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HIV epidemic 'smaller' than UN estimates: report
Publish Date: Jul 27, 2014
HIV epidemic 'smaller' than UN estimates: report
Residents of Namayingo district line up for free voluntary HIV testing
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PARIS - Anti-AIDS drugs have helped save 19 million years of human life since 1996, said an analysis which also slashed UN estimates for HIV deaths and disease by a quarter.

"The HIV epidemic is smaller than estimated by UNAIDS", wrote the team which had reviewed data contained in the Global Burden of Disease Study 2013.

"The overall amount of ill-health and premature death resulting from HIV (is) roughly 25 percent lower than the latest estimate provided by UNAIDS in 2012," added a statement carried by The Lancet medical journal, which published the results of the probe.

The analysis by a team of international researchers tracked the rate of new infections, deaths and numbers of people living with HIV, tuberculosis and malaria in 188 countries over the period 1990 to 2013.

They found the world's malaria burden, while shrinking, was probably larger than World Health Organisation (WHO) estimates, while new tuberculosis infections continued their decline.

The UN seeks to halt the spread of the three diseases by 2015 under its Millennium Development Goals, designed to improve the lot of the world's poor.

"Slow but important progress" had been made, the study found.

There were 1.8 million new HIV infections in 2013, compared to the highest-ever 2.8 million recorded in 1997, and 1.3 million HIV deaths compared to 1.7 million at the epidemic's mortality peak in 2005.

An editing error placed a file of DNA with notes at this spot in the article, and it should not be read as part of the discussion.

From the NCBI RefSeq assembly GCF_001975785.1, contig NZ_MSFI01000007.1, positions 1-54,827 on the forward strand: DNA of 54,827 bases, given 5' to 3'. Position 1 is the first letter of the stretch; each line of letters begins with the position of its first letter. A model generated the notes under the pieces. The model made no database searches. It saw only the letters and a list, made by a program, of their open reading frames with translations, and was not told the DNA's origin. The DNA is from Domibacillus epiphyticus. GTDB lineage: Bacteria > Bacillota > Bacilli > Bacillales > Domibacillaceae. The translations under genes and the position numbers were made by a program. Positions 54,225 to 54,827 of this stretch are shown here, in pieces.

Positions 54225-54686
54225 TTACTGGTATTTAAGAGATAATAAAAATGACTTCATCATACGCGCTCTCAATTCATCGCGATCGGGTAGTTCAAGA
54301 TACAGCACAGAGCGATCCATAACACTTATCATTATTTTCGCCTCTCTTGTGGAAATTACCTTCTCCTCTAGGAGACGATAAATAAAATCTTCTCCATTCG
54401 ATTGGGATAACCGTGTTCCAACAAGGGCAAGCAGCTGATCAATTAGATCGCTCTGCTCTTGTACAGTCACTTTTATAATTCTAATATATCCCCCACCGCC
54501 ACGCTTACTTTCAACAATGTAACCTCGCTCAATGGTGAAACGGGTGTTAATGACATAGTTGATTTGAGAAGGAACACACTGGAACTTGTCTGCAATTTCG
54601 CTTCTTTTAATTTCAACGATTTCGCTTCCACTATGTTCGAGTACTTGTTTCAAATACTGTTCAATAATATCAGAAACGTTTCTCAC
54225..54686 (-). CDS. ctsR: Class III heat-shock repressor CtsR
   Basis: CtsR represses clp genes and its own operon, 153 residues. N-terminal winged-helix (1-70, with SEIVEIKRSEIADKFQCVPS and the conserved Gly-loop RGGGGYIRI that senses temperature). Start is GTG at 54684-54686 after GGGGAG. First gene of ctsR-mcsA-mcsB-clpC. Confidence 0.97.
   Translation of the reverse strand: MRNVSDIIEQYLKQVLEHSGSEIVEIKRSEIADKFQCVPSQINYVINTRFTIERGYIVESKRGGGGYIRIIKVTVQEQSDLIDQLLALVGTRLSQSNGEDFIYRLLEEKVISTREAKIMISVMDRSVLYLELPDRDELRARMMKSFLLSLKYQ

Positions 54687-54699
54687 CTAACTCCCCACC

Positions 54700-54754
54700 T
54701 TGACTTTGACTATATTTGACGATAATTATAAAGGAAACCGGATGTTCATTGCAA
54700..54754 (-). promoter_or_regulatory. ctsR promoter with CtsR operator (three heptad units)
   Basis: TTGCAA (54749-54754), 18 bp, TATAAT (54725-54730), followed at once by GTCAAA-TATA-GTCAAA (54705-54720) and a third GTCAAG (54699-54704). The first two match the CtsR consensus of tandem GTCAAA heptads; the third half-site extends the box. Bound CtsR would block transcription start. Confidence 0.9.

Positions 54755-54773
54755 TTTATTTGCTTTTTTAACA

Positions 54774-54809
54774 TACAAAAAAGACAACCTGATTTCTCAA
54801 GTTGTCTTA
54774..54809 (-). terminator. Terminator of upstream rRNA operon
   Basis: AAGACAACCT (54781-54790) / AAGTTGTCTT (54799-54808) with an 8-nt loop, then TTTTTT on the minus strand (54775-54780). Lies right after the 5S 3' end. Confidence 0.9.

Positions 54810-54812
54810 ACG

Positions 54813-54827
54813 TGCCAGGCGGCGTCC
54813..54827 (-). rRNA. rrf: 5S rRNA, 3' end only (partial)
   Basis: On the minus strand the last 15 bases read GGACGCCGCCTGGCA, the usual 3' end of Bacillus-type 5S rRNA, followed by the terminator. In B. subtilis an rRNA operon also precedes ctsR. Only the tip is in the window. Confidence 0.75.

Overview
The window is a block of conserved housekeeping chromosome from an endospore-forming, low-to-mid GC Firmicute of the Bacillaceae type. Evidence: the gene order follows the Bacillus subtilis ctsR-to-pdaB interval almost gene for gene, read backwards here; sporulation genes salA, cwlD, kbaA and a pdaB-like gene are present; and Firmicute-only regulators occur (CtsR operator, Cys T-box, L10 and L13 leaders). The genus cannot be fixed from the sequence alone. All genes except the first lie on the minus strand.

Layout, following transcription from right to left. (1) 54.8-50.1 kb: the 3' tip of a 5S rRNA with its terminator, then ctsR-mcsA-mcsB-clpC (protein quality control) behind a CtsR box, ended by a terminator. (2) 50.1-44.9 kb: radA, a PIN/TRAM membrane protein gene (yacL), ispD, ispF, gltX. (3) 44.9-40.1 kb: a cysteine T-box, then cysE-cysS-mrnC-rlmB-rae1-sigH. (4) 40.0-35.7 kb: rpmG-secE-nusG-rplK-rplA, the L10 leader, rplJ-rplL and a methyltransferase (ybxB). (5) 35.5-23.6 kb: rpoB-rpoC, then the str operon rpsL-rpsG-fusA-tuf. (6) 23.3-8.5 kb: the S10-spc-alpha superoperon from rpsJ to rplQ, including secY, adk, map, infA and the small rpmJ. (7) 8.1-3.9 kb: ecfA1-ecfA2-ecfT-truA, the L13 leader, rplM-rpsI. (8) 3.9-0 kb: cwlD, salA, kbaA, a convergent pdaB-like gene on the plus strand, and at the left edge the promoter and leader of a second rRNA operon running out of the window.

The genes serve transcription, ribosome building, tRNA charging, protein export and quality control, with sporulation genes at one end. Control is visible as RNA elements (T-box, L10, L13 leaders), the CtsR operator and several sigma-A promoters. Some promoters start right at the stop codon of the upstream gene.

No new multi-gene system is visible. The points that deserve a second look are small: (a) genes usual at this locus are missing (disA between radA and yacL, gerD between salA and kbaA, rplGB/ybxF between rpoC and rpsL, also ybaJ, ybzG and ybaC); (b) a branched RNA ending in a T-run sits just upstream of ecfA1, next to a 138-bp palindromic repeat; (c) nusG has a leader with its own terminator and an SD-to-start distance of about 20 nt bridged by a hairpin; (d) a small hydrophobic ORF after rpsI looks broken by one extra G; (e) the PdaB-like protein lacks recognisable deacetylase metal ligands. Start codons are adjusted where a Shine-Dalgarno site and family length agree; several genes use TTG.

Each extra year 'a bargain

"Cumulatively, 19.1 million years of life have been saved since 1996" -- 13.4 million in developing countries, said the authors.

These are calculated as the total number of years that people lived instead of dying from HIV/AIDS thanks to prevention measures and virus-suppressing drugs.

The cost was calculated at $4,498 (3,327 euros) per year of life added, "which we think is a bargain," study co-author William Heisel of the University of Washington's Institue for Health Metrics and Evaluation, told AFP.

Donors spent $7.7 billion (5.7 billion euros) on HIV/AIDS prevention and treatment in 2011.

With ever-better access to drugs, the number of people living with HIV rose steadily to about 29 million in 2012, said the review.

The global rate of new HIV infections among children was down 62.4 percent from its highest level in 2002.

The team's HIV mortality estimates were 27 percent lower than those of UNAIDS for 2005 and 14.5 percent for 2012, they wrote.

Prevalence estimates were 17.1 percent lower than the agency's in 2005 and 18.7 percent lower in 2012.

"We gathered more data than had ever been analysed before and we took a different approach than UNAIDS has in previous reports," Heisel explained by email.

The discrepancies also illustrated the dearth of data in many countries.

The review found new malaria cases and deaths declined steadily from 2004 as funding for treatment rose to $11.3 billion (8.4 billion euros) between 2000 and 2011.

There were 165 million new malaria cases and 855,000 deaths in 2013, down from a peak of 232 million new cases in 2003 and 1.2 million deaths in 2004.

The new number was higher than the 627,000 deaths estimated by the WHO in 2013, said the authors.

The number of tuberculosis deaths fell from 1.6 million in 2000 to 1.4 million in 2013.

There were 7.5 million new TB infections in 2013 and 12 million people living with the disease.

The authors said the interventions were clearly working, but had to be scaled up.

The findings are to be presented Tuesday at the 20th International AIDS conference taking place in Melbourne.

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